Automation for industry: The anniversary of 5G-ACIA

This month, the 5G-ACIA alliance celebrates its first anniversary. Co-founded by Ericsson, the alliance features leading players from across various manufacturing and telecom industries. The goal? Ease the transition of 5G in to industry. In this blog, we take a look at the impact of 5G-ACIA to-date and plot the next steps for the alliance.


Director of Industry Engagements & Research

Director of Industry Engagements & Research

Category & Hashtags

The global 5G Alliance for Connected Industries and Automation (5G-ACIA) is a unique alliance in the ICT world. Representing the ICT interests of automation industries, the alliance focuses on ensuring that 5G technologies meet and address industrial requirements – across automation, engineering and process industries – and, ultimately, create sustainable business models for these industries.

To address this, the alliance has succeeded in ensuring a focused scope. This, in itself, is a crucial differentiator from the rest of the gigantic standardization and alliances landscape.

As outlined in a recent 5G-ACIA white paper, the major 5G-ACIA goals are to:

  1. To be an essential platform between operational technology (OT) and (informational and communications technology) ICT, where those two groups share insights about the technology, build best practices, and raise awareness globally about the needs of OT and how 5G will address it
  2. Make sure automation industries and, in particular, manufacturing requirements are fed collectively in the 3GPP standardizing body where 5G-ACIA continuously identifies the main requirements by ensuring pre-alignment prior to 3GPP related activities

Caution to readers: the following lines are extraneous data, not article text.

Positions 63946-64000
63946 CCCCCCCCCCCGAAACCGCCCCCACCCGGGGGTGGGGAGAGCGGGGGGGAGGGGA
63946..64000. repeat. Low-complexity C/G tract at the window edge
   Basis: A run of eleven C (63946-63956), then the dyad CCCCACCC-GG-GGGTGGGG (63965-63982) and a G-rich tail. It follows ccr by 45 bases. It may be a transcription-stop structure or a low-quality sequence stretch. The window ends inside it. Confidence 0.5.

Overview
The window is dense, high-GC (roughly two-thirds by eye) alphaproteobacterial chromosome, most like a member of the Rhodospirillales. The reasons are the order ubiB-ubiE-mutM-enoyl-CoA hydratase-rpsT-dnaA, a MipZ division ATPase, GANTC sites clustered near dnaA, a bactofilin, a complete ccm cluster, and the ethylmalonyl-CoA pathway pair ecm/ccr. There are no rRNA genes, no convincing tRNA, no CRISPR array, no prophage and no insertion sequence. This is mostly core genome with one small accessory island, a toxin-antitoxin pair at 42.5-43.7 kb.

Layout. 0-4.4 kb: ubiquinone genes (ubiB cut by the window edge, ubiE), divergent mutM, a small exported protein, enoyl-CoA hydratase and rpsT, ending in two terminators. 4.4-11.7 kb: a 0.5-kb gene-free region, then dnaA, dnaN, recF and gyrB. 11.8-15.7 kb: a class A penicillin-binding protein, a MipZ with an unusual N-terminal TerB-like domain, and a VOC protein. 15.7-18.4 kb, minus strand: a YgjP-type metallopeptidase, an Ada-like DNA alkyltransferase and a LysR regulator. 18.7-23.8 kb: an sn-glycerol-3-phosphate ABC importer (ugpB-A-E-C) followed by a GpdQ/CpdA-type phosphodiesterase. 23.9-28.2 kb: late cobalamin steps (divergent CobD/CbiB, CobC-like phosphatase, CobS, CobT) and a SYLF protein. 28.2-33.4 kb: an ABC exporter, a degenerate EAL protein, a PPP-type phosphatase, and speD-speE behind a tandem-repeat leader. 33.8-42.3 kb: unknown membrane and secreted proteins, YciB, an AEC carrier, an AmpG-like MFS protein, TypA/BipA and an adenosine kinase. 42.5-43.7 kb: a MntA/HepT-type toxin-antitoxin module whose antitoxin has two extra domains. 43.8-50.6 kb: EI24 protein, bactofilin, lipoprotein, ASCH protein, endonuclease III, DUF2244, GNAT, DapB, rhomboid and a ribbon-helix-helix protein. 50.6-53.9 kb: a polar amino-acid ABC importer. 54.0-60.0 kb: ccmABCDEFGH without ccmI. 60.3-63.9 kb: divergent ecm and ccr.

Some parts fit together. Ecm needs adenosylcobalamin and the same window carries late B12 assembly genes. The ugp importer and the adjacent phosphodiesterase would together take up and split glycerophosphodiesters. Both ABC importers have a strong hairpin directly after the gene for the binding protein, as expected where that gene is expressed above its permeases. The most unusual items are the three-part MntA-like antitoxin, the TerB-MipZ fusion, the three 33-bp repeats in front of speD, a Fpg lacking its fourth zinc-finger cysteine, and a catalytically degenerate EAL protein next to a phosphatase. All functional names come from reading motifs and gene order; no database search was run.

3. Establish the framework for test and verification where 5G-ACIA provides guidance for the evaluation of industrial use cases, ensure an accepted test environment by OT and ICT, and assure the certification of components
  4. Build the 5G eco system for automation industries

Challenges and opportunities for industry automation

So far, excellent progress has been made on the first two goals, as is evidenced in 5G-ACIA white papers on 5G for Automation in Industry, 5G Non-Public Networks for Industrial Scenarios and 5G Testing and Validation for Industrial Communication.

The white papers, which offer a high-level overview of relevant 3GPP-supported OT use cases (e.g. factory and process automation), are designed to guide OT companies (i.e. those in industries which will deploy 5G) as to what is supported by the 3GPP-defined architecture, and which options are available for industrial local deployment scenarios.

The first important aspect examined by the papers is about how the 3GPP-defined 5G architecture will impact the automation industry. They describe the most relevant use cases, the corresponding 5G functions and service requirements. Among those primary functions provided by 5G for factory and process automation are quality of service (including a wide range of end-to-end latency, data rate and time synchronicity), dependability (in terms of communication service availability and reliability), deployment, security and positioning. It is noteworthy that the dependability attributes can vary widely. For example, availability can vary from 99.9 percent to 99.999999 percent, and reliability can vary from 1 day to 10 years.